Do something fun and forget about it.  Sometimes the best thing you can do is take the day off.  Yeah, it is best to have a regular writing practice, but taking time off can clear your mind and allow room for new ideas to emerge.  Julia Cameron recommends people take Artist’s Dates, wherein you go off on your own and do something that you enjoy, whether that’s swinging in the park or visiting an art gallery.  One’s writing brain does need replenishment once in awhile.

So, how about it?  What do you do when you have been sitting at your computer way too long?

*Remember, way back in the day when some car alarms didn’t shriek a loud, horrible noise, or honk their horn, but instead intone in a very deep voice, “Step away from the car” over and over again? I do.  And that phrase is forever embedded in my memory.

Photo credits (all are from everystockphoto):


Library shelves–click

Writer’s workshop–marshalltownpubliclibrary


Otherwhere: S*&^ Happens Edition

objects-stationery-draw-10141-lI started this new blog series a little over a week ago, on Halloween, with the intention to publish a new post every Saturday. And, well, as the title says, s%# happened over the weekend.  Like Wordstock, for instance, our local book and author fair (more on that in a post later this week).  And the fact that Saturday was a major backyard clean-up day, even though it was pouring down rain.  (Let me be clear that I did not have to get my delicate hands dirty. I left the work to my hub and son-in-law, God love them.)  But anyway, better late than never, right? And I’ve been diligently gathering links for you all week so here you go:

  • For those of you doing Nanowrimo (and those who just want to write a lot) here’s a list of helpful titles (my own included) that you can download for free.
  • And if you are doing Nanowrimo, why not get a whole chunk of your 50K words done in one day? My friend Milli runs 10K for Writer days every month. Join in the fun here.
  • Here’s a nice post about one writer’s journey to publication.  Nicole and are are Twitter friends and she’s a fellow Oregonian.
  • A bit of fun from Stephen Pressfield.
  • And some insight into nurturing yourself as you write from Janice Hardy.
  • Should you write for online markets? Answers here.
  • From Kristen Lamb, advice about how fast drafting is actually good for your writing.
  • And finally, did you know there’s going to be an American Writer’s Museum?

And, please note, I have learned how to insert photos into posts!  Woot woot! This one happens to be by danzo08, from everystockphoto.

ALSO I think we’ve gotten the comments sorted out.  So please leave one.  And remember, the giveaway for the J.D. Frost novel runs through next week–so you still have time to leave a comment there for a chance to win!

Okay one more thing, I’m still not certain that old blog subscribers got transferred over to the new site–so you might want to check the little subscribe box when you’re leaving a comment.

Thank you!


Five on Friday: Everything New

Hola! Its a beautiful Friday afternoon in Portland, Oregon, and I am posting the very first post on my new blog. Well, its not exactly new–just the design and the host (WordPress instead of Typepad).  So, there’s a bit of a learning curve here and I’ll be playing around the next few weeks.  But seeing as how it is Friday, its time for another edition of five things are going on in my life.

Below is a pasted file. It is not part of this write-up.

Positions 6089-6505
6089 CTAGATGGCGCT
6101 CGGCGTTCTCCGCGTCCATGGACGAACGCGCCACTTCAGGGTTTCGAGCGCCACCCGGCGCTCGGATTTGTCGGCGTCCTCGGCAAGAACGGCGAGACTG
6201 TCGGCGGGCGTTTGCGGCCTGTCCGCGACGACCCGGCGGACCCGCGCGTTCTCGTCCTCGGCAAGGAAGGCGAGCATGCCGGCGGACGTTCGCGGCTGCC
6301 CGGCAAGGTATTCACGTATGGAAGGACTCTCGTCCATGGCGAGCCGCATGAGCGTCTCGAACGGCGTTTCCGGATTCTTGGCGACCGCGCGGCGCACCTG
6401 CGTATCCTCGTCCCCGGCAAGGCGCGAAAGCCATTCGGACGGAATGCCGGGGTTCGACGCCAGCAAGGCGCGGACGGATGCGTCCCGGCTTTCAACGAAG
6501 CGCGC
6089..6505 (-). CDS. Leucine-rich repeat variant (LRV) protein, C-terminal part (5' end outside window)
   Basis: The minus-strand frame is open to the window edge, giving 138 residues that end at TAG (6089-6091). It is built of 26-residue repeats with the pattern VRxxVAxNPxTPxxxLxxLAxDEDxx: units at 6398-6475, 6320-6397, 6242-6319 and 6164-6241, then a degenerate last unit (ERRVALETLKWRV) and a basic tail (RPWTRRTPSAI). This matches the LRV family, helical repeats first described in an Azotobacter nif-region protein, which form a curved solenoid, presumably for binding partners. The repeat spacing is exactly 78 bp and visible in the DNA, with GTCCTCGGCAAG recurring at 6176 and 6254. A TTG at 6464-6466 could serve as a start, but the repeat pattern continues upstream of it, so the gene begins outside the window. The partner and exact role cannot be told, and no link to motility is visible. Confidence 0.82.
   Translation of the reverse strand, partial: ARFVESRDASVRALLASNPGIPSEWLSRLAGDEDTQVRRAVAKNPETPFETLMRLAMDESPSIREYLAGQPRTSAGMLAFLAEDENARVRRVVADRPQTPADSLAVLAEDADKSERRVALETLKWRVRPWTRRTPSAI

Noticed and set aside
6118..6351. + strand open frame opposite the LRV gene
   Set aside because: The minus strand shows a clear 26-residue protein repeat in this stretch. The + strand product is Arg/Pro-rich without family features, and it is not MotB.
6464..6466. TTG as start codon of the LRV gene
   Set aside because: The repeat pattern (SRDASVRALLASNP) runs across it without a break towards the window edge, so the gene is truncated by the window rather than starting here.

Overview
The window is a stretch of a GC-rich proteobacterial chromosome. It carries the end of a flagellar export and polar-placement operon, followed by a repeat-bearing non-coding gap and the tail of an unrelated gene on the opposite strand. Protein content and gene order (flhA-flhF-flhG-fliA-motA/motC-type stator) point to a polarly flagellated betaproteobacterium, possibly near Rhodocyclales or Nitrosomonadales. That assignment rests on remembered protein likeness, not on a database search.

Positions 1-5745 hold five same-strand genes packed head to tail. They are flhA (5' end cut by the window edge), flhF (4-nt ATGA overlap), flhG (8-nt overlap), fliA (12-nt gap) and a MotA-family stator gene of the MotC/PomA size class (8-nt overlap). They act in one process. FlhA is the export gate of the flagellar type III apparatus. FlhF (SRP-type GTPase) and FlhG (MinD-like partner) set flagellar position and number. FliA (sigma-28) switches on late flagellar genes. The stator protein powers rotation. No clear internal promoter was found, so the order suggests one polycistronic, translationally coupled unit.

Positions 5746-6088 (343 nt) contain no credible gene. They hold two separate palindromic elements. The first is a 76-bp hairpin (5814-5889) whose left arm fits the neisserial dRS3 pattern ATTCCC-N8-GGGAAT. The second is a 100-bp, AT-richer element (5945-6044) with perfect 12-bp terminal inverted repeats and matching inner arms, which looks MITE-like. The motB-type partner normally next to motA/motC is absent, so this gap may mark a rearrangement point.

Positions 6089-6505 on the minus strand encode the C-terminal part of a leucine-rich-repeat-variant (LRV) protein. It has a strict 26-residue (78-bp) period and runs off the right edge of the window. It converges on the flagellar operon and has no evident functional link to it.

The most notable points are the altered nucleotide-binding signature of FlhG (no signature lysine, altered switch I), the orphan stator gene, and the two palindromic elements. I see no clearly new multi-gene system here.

What I’m Working On: NaNoWriMo, in a cheating sort of way.  Cheating because I already had around 17,000 words written when I started last Sunday and the rules say you can’t start until November 1.  What I’m doing is using the collective energy to help me writing every day.  And its working–I’ve got 10,000 more words racked up then I did this time last week.

What I’m Reading: After You, by Jojo Moyes and a book on meditation.  Speaking of which:

What I’m Crazy About: Meditation.  I know.  But I’ve managed to put together a daily meditation practice for three weeks in a row now and I’m pretty happy about it.  Researchers say the brain changes after just six weeks of meditation and I believe it, because I feel different.  More in a blog post about this next week.

What I’m Doing This Weekend:  Attending Wordstock, our local literary festival, reconstituted after a year’s hiatus.

What I Need You To Be Aware Of: The fact that if you followed me on Typepad and arranged to get notification when a new post published, that might not have transferred over.  Then again, we’re not sure.  So if anybody got here via email, please let me know!  Meanwhile, I’ll try to figure out how to let you subscribe in the comments box.

And, um, yeah, there’s no photo–because I haven’t figured out how to add one yet.  All in good time, people, all in good time.


Guest Post (and Giveaway): How I Marketed My Novels


J.D. Frost is a familiar name to anyone whose read this blog for awhile. He’s done a few guest posts here, and he’s a regular commenter. I had the privilege of meeting him, and his wife Donna and step-granddaughter Lizzie, when they came to our France retreat this year! When I heard that his latest mystery novel had just been released, I jumped at the chance to offer him a guest post. In celebration of the launch of his second novel, I’m offering one copy of his new book to a lucky reader. Scroll down for more info. And in the meantime, please enjoy J.D.’s article on marketing his novels.

How I Marketed My Novel 

by J.D. Frost